To evaluate Canadian dialysis center directors’ perceptions of deficiencies in the content and quality of hospital discharge summaries for dialysis patients.
A web-based, cross-sectional survey of Canadian dialysis center directors was performed between September and November 2010. The survey consisted of three parts. The first part was designed to assess dialysis center directors’ attitudes on the quality of discharge summaries they receive. The second part was designed to elicit respondents’ preferences for discharge summary content, and the third part consisted of questions regarding demographic and practice information.
Of 79 dialysis center directors, 21 (27%) completed the survey. Sixty-two percent felt that current discharge summaries inadequately communicate dialysis-specific information. Receipt of antibiotics for line sepsis or peritonitis, modifications to vascular access, and changes in target weight/dialysis prescription were rated as essential dialysis-specific information to include in discharge summaries by respondents.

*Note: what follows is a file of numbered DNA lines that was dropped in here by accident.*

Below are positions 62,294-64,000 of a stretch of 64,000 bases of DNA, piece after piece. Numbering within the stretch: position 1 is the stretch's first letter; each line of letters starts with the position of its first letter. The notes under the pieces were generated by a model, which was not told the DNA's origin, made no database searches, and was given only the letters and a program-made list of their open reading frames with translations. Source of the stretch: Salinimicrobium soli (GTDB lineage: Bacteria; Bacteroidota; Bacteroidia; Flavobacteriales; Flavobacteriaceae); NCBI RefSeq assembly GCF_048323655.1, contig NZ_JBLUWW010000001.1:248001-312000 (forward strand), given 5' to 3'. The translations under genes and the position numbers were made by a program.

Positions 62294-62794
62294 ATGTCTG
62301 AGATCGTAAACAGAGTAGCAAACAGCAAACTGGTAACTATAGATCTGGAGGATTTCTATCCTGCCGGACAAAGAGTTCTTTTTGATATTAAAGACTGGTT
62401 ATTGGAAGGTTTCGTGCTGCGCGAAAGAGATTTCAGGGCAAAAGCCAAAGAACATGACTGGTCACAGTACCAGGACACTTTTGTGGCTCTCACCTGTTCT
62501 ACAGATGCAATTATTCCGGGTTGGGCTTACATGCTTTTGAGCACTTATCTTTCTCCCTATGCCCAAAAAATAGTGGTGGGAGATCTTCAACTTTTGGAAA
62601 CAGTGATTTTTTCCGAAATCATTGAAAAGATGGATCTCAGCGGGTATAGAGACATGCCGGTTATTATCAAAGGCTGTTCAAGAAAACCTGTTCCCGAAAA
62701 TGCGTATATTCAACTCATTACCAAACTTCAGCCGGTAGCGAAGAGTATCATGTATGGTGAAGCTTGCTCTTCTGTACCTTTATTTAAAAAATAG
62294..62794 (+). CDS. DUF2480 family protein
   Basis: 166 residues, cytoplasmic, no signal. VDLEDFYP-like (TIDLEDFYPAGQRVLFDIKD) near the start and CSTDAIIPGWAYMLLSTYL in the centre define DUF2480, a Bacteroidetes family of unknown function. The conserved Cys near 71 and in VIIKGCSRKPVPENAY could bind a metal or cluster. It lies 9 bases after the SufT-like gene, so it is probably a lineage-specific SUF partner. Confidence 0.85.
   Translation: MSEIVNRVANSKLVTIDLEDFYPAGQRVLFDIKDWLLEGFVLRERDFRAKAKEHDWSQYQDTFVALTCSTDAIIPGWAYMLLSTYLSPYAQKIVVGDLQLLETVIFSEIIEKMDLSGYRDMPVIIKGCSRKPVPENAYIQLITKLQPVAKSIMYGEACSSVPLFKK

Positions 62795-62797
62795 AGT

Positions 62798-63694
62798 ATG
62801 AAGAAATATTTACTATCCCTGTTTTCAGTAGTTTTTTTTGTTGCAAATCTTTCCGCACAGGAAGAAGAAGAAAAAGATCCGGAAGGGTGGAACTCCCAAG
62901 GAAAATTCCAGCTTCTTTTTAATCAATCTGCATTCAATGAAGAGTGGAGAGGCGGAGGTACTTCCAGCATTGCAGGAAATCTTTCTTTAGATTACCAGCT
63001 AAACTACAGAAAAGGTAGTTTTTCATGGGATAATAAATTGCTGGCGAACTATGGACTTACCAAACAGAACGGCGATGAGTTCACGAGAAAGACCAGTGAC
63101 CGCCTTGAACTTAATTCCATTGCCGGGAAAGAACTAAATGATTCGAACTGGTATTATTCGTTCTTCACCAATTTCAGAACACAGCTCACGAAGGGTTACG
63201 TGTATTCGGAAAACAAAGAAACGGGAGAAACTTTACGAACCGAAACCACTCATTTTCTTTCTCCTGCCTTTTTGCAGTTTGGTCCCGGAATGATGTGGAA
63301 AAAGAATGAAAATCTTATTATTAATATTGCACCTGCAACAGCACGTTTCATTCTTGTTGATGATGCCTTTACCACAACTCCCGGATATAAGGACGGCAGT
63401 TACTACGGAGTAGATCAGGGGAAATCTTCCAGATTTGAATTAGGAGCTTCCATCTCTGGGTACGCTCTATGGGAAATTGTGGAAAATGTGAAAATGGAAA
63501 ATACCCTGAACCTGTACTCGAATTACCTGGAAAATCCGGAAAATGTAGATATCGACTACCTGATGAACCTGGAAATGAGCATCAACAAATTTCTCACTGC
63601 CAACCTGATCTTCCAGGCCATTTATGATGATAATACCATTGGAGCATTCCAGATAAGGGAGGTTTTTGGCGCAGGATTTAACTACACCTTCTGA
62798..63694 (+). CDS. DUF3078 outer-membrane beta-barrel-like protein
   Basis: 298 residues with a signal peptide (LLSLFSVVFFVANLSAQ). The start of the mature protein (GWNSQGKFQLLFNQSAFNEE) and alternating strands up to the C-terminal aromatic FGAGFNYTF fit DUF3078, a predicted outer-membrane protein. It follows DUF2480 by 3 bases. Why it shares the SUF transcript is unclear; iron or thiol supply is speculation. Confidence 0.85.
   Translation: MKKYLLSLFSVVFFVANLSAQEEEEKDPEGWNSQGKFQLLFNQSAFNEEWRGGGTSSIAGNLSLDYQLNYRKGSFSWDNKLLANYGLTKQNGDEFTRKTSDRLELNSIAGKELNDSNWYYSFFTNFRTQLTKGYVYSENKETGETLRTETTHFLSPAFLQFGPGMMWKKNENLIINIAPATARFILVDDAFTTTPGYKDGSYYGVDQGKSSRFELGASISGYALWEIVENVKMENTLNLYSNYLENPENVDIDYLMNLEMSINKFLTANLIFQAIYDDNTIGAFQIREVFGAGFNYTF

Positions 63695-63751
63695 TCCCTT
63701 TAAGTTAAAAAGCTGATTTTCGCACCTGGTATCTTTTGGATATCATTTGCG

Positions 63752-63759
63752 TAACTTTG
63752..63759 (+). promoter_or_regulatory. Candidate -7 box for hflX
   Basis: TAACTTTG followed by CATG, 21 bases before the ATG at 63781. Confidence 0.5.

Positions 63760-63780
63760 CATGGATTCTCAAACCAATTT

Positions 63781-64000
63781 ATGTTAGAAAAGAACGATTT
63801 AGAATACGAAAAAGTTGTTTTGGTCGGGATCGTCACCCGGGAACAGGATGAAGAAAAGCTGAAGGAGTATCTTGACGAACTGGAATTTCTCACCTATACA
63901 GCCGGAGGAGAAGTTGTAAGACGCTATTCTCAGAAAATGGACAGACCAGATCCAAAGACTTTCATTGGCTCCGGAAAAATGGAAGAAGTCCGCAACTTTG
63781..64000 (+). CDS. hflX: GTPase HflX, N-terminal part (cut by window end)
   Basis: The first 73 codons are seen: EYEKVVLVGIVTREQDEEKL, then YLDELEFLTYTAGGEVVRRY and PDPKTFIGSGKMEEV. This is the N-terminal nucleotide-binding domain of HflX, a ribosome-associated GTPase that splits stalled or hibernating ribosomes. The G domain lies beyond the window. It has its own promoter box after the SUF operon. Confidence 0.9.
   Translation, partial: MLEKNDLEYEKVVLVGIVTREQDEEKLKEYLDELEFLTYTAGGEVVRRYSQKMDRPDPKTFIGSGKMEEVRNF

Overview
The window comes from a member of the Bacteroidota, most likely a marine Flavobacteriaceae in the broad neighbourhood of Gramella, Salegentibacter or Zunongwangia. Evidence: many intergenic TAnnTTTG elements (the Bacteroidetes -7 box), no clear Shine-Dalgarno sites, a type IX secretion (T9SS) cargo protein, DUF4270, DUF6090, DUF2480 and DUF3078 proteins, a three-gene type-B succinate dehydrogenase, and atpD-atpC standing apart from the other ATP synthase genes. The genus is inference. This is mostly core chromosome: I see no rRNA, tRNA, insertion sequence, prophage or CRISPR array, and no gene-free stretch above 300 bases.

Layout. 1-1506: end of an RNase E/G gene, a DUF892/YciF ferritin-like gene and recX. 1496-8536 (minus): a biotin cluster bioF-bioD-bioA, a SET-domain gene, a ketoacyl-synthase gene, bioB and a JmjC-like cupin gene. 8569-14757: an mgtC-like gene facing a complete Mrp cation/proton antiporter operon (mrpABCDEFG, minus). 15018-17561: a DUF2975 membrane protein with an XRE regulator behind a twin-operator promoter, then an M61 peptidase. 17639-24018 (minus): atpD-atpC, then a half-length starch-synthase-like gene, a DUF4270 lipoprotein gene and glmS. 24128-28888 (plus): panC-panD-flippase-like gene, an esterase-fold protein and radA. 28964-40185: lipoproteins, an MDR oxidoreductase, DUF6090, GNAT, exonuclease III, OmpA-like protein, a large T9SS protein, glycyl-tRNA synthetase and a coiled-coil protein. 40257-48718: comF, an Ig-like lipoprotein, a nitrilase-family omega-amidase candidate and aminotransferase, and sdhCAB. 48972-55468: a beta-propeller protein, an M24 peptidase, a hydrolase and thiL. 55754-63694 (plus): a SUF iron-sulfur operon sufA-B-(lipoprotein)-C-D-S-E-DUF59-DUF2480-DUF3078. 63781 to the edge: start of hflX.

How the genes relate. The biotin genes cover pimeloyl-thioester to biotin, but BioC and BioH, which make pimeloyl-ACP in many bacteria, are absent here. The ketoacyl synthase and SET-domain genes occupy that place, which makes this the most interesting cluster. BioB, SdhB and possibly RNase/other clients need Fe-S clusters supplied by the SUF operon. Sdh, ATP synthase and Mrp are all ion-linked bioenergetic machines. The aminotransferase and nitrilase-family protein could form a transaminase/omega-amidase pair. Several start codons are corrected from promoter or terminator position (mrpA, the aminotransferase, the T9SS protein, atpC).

Over three quarters of dialysis center directors find the current practice of transferring discharge information for hospitalized dialysis patients grossly inadequate. The inclusion of dialysis-specific information may improve the quality of discharge summaries for dialysis patients.
PMCID: PMC3333802  PMID: 22536078
information transfer; dialysis patients; discharge information